At this moment, a boycott of the Beijing Olympics would seem pretty unlikely. It took a Soviet invasion of Afghanistan for the U.S. and other countries to boycott the 1980 Moscow Olympics. (The Soviets repaid the favor in 1984, staying home from the Los Angeles games.)
On the other hand, a lot of people around the world harbor feelings of discomfort toward the newly muscular China. An interesting article by Howard Beck in today’s New York Times tells of Cleveland Cavaliers’ reserve Ira Newble, who read an article in USA Today about the violence and death in Darfur and decided to take action:
The result is a letter, signed by Newble and most of his teammates and released last week, that takes aim at China, which supplies the Sudanese government with money and weapons. China, in turn, is a major importer of Sudan’s oil.The letter reads in part, “We, as basketball players in the N.B.A. and as potential athletes in the 2008 Summer Olympic Games in Beijing, cannot look on with indifference to the massive human suffering and destruction that continue in the Darfur region of Sudan.” It concludes with a plea to the Chinese government “to use all available diplomatic resources and economic pressure to end the agony of Darfur, and to secure access for U.N. peace support personnel.”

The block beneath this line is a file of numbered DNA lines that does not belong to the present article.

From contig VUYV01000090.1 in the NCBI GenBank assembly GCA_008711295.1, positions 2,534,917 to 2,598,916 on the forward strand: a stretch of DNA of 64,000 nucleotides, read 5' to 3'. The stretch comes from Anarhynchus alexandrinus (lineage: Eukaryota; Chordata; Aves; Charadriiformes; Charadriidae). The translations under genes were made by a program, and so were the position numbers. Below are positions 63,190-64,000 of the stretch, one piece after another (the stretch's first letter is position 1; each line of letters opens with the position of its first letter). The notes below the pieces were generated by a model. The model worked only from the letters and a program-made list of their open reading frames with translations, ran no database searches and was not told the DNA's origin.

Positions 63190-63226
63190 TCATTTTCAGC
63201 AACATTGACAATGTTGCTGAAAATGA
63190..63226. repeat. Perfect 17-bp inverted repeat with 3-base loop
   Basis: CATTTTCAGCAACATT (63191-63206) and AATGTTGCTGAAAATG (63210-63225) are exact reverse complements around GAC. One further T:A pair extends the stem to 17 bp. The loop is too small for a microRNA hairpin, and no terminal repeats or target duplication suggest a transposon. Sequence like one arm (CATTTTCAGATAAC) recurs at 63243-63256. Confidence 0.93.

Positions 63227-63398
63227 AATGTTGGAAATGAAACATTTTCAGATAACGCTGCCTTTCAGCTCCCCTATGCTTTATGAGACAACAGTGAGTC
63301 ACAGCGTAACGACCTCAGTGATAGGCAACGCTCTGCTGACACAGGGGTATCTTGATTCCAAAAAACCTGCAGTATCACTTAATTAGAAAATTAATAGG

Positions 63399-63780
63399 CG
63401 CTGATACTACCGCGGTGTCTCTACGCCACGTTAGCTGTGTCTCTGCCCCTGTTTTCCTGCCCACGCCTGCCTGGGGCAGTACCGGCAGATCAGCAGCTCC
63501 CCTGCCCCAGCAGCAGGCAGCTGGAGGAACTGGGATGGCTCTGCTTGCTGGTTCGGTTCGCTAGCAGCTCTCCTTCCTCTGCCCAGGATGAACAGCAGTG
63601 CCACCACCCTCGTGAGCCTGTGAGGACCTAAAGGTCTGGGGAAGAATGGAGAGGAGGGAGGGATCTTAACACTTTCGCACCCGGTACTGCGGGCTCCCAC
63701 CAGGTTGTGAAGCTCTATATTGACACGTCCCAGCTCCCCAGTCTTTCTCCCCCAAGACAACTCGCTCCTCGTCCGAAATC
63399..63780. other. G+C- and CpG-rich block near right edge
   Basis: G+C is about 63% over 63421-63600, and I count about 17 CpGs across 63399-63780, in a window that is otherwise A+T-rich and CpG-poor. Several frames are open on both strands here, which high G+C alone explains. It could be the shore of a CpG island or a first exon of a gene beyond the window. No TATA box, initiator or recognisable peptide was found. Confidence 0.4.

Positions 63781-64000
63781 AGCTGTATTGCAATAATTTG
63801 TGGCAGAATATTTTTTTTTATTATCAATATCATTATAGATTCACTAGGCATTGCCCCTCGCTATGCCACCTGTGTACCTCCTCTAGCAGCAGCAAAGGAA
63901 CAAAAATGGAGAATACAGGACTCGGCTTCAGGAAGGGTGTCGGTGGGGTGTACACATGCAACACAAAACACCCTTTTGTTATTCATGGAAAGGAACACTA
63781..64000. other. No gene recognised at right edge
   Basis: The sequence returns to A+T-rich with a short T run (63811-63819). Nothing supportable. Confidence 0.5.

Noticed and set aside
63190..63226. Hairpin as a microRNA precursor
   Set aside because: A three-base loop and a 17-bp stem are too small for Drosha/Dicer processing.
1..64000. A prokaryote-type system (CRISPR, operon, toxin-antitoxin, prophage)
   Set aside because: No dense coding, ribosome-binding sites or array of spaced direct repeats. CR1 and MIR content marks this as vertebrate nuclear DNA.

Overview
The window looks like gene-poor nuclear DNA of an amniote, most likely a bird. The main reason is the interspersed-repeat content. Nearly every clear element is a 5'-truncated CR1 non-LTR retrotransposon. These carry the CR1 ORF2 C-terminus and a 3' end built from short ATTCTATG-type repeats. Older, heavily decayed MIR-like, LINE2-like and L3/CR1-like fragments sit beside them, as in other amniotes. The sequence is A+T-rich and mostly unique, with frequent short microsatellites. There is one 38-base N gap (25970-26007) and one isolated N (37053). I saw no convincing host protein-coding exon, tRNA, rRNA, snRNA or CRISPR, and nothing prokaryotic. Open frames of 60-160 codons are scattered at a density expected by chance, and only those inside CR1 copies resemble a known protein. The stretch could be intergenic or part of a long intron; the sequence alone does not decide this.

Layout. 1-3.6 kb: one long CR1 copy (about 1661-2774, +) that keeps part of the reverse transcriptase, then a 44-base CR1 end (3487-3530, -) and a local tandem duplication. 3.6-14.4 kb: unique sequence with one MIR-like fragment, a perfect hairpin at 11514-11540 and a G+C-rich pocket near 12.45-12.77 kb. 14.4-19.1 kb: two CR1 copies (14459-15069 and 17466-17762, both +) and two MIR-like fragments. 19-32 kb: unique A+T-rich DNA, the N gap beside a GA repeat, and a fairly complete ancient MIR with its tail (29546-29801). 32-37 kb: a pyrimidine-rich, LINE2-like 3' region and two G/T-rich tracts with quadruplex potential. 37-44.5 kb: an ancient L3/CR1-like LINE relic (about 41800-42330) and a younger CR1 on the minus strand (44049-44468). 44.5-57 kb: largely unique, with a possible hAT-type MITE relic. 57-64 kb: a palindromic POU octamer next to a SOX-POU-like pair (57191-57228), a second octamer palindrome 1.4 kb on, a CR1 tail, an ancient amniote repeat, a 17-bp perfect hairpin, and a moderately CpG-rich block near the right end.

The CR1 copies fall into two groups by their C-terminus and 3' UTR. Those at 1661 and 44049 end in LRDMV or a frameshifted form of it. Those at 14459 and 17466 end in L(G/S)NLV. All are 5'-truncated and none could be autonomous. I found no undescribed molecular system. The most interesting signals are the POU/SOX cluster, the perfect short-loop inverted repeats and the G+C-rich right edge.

I am guessing that Newble, who averages 3 points a game, isn’t even a candidate for the U.S. Olympic basketball team. And the letter of protest wasn’t signed by Newble’s famous Cavs teammate LeBron James — who, along with the N.B.A. itself, has business interests in China. (That’s why, if you remember, James is studying Mandarin.)
Still, the Beijing Olympics are more than a year away, which is a long, long time. (Just ask Obama/ Romney/ Clinton/ Giuliani/ Edwards/ McCain et al). There is a lot of anti-China noise in a lot of quarters, and if Newble’s earnest protest somehow catches fire among some N.B.A. players who do have the juice with the U.S. basketball team, then anything might happen.
http://freakonomics.blogs.nytimes.com/2 ... -olympics/